Again, The Republican fights to see justice for Haleigh.
The state's Department of Children and Families has asked a judge in Hampden Superior Court to bar the press from hearing the testimony of a teenage girl in a criminal case of child abuse. We, the press, are the public's eyes and ears, and we are opposing that request.
Haleigh Poutre, now 14, was living in Westfield when she was injured. After she was hospitalized in September 2005, her stepfather, Jason D. Strickland, and his wife, Holli A. Strickland, were accused of abusing her. The girl had suffered brain injuries, and now she is being treated at Franciscan Children's Hospital in Boston.
Holli A. Strickland, who was Haleigh Poutre's adoptive mother, died a few days after her arrest in what West Springfield police said was a murder-suicide at the hands of her grandmother. The Poutre case became a searing one for the people who operate the state's child welfare system, and Gov. Deval L. Patrick signed a law earlier this year that enacted new rules aimed at preventing abuse of children who have already received some contact with state social workers.
Poutre had been seen by social workers for the Department of Children and Families numerous times before she wound up in Westfield's Noble Hospital three years ago, but they failed to protect the girl and prevent the injuries she suffered. Apparently Haleigh Poutre had told social workers she was being abused, but they did nothing to protect her.
The case has been reported on extensively for three years. Now the agency claims that it has "evaluated the effect of press coverage on the privacy and future of the minor child" and decided that coverage would "significantly impact the child's privacy as well as impact the ability to find a long-term permanent placement resource for the child."
I'll leave it to the lawyers for this newspaper to argue before the court for openness in this matter, but it is stunningly disingenuous for a state agency that failed in its role of protecting a child to now argue that if the press is present in the courtroom to hear testimony about how the agency did or did not perform its duties this would violate the child's privacy.
Our executive editor, Wayne E. Phaneuf, had this to say in our story about the attempt to exclude the press.
"This case is of national significance and has already led to changes in the law to protect children who were victimized by the failure of the state agencies to act promptly and properly on their behalf. At every step of the way those state agencies have tried to suppress the public knowledge of this case because of their embarrassment."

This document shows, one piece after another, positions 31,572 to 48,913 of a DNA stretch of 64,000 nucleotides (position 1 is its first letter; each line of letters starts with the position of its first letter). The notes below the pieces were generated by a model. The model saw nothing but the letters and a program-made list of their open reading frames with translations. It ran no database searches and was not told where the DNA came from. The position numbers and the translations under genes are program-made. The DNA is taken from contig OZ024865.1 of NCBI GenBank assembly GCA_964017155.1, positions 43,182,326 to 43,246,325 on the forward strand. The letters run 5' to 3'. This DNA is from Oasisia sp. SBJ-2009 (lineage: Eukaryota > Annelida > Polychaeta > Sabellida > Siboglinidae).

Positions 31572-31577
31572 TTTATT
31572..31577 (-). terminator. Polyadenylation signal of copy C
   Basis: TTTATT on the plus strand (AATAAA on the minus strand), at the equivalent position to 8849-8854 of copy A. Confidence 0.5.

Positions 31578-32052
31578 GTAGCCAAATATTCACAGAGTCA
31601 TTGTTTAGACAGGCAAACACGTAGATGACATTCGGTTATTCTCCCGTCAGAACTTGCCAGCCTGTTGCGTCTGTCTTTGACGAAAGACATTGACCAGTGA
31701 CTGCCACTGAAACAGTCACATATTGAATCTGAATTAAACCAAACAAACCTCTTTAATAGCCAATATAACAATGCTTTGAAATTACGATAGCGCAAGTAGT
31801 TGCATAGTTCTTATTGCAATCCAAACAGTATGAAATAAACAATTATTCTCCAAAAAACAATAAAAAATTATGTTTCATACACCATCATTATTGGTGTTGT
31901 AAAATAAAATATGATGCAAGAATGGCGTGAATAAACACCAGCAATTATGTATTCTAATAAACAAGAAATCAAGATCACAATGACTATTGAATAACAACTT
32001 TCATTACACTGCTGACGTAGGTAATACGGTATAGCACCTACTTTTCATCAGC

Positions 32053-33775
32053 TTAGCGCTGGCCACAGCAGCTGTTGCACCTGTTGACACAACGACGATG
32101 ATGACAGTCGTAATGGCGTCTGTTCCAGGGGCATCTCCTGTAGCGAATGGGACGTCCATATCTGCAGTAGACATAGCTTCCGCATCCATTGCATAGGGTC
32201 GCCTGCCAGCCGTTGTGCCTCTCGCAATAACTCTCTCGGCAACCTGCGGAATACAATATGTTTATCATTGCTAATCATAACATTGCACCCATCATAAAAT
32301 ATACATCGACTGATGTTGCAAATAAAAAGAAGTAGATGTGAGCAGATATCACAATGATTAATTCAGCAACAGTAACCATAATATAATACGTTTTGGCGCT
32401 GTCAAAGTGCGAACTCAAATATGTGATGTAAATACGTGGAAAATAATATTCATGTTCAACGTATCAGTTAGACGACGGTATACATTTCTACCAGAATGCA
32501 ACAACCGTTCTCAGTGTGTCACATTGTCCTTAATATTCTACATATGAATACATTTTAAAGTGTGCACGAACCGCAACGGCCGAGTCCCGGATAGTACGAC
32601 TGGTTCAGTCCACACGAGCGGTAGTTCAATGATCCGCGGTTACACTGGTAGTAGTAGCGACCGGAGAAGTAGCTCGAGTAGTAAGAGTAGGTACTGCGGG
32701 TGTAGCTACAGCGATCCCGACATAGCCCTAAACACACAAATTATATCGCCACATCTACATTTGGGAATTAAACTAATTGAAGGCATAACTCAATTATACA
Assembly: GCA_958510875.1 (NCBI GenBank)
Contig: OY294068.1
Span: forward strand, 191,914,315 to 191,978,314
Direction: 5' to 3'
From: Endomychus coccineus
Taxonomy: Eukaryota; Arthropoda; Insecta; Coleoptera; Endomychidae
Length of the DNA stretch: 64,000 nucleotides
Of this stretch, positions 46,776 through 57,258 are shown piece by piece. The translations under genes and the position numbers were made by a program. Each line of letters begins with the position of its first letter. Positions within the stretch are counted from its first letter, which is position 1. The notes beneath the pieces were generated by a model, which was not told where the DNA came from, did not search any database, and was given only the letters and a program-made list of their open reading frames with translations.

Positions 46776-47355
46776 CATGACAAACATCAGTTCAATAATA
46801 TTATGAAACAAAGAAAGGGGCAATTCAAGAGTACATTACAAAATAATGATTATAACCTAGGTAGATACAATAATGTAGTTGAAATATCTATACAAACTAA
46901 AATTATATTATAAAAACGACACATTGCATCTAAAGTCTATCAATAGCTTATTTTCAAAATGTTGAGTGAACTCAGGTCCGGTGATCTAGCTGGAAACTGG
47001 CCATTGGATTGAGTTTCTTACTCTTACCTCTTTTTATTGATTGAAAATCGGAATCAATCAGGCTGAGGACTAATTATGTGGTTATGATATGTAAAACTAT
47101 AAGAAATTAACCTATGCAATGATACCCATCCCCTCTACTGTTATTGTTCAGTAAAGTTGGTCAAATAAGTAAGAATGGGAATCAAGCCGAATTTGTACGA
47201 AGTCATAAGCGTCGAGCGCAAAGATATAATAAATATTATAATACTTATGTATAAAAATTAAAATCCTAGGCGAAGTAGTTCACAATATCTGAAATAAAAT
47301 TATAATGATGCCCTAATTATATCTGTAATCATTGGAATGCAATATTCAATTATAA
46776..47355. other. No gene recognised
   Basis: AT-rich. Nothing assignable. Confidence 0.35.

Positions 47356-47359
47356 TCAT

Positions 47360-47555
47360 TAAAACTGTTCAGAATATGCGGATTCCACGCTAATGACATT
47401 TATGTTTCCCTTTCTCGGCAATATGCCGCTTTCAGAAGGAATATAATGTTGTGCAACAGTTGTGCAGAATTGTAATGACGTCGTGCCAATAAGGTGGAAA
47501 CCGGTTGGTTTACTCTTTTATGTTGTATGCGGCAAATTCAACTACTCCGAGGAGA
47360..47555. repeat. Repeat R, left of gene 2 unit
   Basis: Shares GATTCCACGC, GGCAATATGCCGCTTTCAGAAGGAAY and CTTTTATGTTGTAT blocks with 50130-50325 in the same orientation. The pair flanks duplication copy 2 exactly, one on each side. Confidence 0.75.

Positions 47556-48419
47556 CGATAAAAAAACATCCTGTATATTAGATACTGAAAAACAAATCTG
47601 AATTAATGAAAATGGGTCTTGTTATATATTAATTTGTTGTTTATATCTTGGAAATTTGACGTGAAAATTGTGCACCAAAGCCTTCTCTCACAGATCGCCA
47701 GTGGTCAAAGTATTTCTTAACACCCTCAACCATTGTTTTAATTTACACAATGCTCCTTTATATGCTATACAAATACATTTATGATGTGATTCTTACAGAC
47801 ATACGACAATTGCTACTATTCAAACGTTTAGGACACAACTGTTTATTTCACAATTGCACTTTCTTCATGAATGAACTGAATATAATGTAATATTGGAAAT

Not everyone will agree with us in our efforts to be present during the hearing.
Justin Gorman, of West Springfield, wrote a letter to the editor saying he was alarmed by our challenge.
"This further substantiates the media's tendency to gravitate towards the most controversial information, no matter what the cost," Gorman wrote. "On one side, we have a 14-year-old girl. ... On the other side, we have the largest newspaper in Western Massachusetts trying to get to the front of the line to exploit the testimony of a minor."
Gorman went on to say that the newspaper is irresponsible by putting its readership over the fundamental privacy of a minor "who will have to relive a traumatizing story in the hopes that justice can be served against the alleged abuser."
He concluded with this: "For once, try to set a precedent and put grace over glory."
Gorman's comments indicate a sizable lack of knowledge about this newspaper's body of work and its history. To suggest that the newspaper is somehow seeking "glory" is, at best, ridiculous. There is no glory for anyone in the case of a young girl who was abused the way Haleigh Poutre was, nor should there be any place for a state agency responsible for protecting her to hide and not be accountable.
Openness in our trial courts and our state and local government is essential to sustaining our democracy and providing accountability. It is not surprising that a state agency or a prosecutor would seek to bar the press from a hearing. Some of them prefer that the public never know what they do, how they do it and why.
Matters of privacy matter to us, but so does our role of government watchdog and public advocate. We consider such matters carefully, as we did in this case.
Since 14-year-old Haleigh Poutre emerged from a coma three years ago, just before her life support was nearly removed, she has reached more medical milestones than doctors ever imagined possible: She can breathe on her own, communicate sentences, and concentrate long enough to attend a special day school.
And this week, a Springfield judge is set to determine whether this brain-injured child has attained yet another level of recovery, the mental competence to testify against her stepfather who, prosecutors say, contributed to her violent head injuries. Prosecutors want to call Haleigh as a witness, setting the stage for what would be one of the most dramatic victim-defendant confrontations in state history.
"The judge will want to see that she knows the difference between truth and deception," said Michael O. Jennings, a veteran criminal defense attorney in Springfield who is not involved in the case. "And he will also concentrate on her ability to observe, remember," and express herself...............
Worth repeating: “Openess in our trial courts and our state and local government is essential in sustaining our democracy and providing accountability.”